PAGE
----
To understand this, consider having to weight out some flour on a SINGLE scale. If the scale is calibrated from 1 to 1000 grammes for instance; and you need say, 700g, a 1% error amounts to 7 g. which isn't much; but trying to measure 5 grammes with a 1% error margin is a hell of a lot harder because you have to work within 0.05g on the same scale.

This is only a loose comparison, but it should give you some idea of why the noise gets worse in the darker areas where the measurement is more crucial. The measurement of collected "quanta" are drowned out by noise in the amplifier in the same way as you're more likely to make an error reading an imprecise scale when reading tiny amounts - which is what the dark areas are.

The problem gets worse as the amplifier has to work harder - hence noise increases as ISO increases.

When you consider all this it puts NEAT's job into some perspective and shows you just how damn clever it is.

A final thing to note here is that the nature of random noise is useful to us on very noisy footage. Each time the camera records a frame, the sensor is reset.

Compare this to the precise weight problem. The error created in the amplifier, being tiny but random, changes slightly with each frame. Just as you could make repeated measurements and, by chance, get an more accurate average value, NEAT can do this with the temporal setting.

Predictably perhaps, this extra work takes a long time - each subsequent frame has to be completely analyzed and averaged; but on very precious footage, it might be required to remove that last bit of crud.
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vvulture



Joined: 23 Jul 2011
Posts: 24

PostPosted: Sat Aug 18, 2012 8:45 pm    Post subject: Reply with quote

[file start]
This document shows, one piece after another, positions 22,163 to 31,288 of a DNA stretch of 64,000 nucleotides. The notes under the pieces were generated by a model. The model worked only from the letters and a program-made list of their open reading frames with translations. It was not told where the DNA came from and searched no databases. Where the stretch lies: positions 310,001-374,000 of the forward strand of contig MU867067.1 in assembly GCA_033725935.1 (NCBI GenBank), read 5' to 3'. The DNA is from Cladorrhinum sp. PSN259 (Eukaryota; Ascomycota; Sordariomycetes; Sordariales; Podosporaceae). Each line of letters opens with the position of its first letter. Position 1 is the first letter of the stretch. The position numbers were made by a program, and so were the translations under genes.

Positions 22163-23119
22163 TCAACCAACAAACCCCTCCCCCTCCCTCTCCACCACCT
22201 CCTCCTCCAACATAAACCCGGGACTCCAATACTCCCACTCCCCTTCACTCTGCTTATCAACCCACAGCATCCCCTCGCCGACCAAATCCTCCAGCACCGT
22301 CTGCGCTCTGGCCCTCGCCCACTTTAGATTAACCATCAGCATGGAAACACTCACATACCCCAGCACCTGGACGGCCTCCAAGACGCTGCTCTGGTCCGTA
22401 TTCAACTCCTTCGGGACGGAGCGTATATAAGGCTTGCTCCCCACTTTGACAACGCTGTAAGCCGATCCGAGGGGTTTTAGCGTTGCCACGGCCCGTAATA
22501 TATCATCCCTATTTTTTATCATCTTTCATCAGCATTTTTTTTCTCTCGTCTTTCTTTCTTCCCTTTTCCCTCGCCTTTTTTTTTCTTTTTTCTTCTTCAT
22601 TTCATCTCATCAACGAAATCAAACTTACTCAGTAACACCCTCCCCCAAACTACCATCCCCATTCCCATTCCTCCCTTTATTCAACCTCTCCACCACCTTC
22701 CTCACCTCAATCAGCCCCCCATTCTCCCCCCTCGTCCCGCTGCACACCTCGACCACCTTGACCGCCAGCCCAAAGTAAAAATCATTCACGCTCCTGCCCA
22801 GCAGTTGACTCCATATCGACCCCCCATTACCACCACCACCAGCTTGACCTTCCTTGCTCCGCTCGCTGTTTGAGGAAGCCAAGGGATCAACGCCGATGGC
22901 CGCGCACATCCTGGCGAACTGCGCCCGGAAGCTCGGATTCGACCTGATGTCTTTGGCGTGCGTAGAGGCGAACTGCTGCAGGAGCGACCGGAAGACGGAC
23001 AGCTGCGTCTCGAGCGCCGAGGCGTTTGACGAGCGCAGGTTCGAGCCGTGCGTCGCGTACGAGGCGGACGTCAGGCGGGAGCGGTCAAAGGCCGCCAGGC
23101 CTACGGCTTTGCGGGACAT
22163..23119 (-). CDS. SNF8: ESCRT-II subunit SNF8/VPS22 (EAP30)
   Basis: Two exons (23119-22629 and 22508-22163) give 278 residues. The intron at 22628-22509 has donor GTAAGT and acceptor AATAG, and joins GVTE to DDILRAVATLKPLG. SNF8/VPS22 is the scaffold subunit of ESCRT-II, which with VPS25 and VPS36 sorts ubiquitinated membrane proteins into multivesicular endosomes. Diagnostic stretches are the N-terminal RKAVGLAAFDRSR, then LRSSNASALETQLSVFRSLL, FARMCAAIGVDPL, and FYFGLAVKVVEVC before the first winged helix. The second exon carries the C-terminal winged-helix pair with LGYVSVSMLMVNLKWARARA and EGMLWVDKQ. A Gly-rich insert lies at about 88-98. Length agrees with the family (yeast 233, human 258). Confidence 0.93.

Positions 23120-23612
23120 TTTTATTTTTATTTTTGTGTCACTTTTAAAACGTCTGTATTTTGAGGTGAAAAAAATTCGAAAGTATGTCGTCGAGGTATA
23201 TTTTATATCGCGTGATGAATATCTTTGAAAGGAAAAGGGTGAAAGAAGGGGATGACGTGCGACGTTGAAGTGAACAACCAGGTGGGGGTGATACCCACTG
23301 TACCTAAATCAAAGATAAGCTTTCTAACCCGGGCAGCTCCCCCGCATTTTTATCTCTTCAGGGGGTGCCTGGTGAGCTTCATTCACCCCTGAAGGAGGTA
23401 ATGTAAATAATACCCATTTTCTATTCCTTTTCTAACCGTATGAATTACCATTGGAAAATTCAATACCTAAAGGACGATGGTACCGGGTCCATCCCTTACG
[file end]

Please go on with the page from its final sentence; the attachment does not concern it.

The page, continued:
You have been very helpfull my friend.. thank you Smile

All my footage was shot using a miniDV Panasonic 3CCD Camcorder with all settings on auto, including auto-gain, auto W/B etc...

i'm getting a true sense of how all this works thanks to you ( and others ) and i have come to the conclusion that it is near impossible to create a single profile which can accommodate greatly varying scenes shot with the same camera, so what i have done is create a profile which gives me the best results under low light conditions. Brightly lit scenes don't really matter because noise is very minimal. I have also decided to increase my temporal radius to 3 and enable adaptive filtering.
Using these settings, it takes approx 2.5hrs to filter a 1.5hr clip.

Also, is it normal to get a very very small amount of colour shifting when a profile is applied ?

Cheers Cool
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smidoid



Joined: 09 Jul 2012
Posts: 9

PostPosted: Sun Aug 19, 2012 1:53 am    Post subject: Reply with quote

You're quite correct: a single profile can't do everything with the current technology - if it could, NEAT would probably come with preset profiles! Wink

The problem you have is that automatic ISO.

The shutter speed and aperture only determine the amount of light that hits the sensor (three in your case); the problems start at the sensor and amplifiers - so your problem is going to be dealing with the varying ISO - and that's going to be tricky given that you don't know what ISO the camera had selected for a given scene.

My Panasonic 3-CCD unit has a setting to fix the ISO (although it calls it "gain" which is technically probably more accurate).

It might be worthwhile calibrating a general profile, based on a high-amplifier gain and working from there. I don't envy you though - altering one variable (gain/ISO) is bad enough - add in others and it's going to get a whole lot harder!

Marc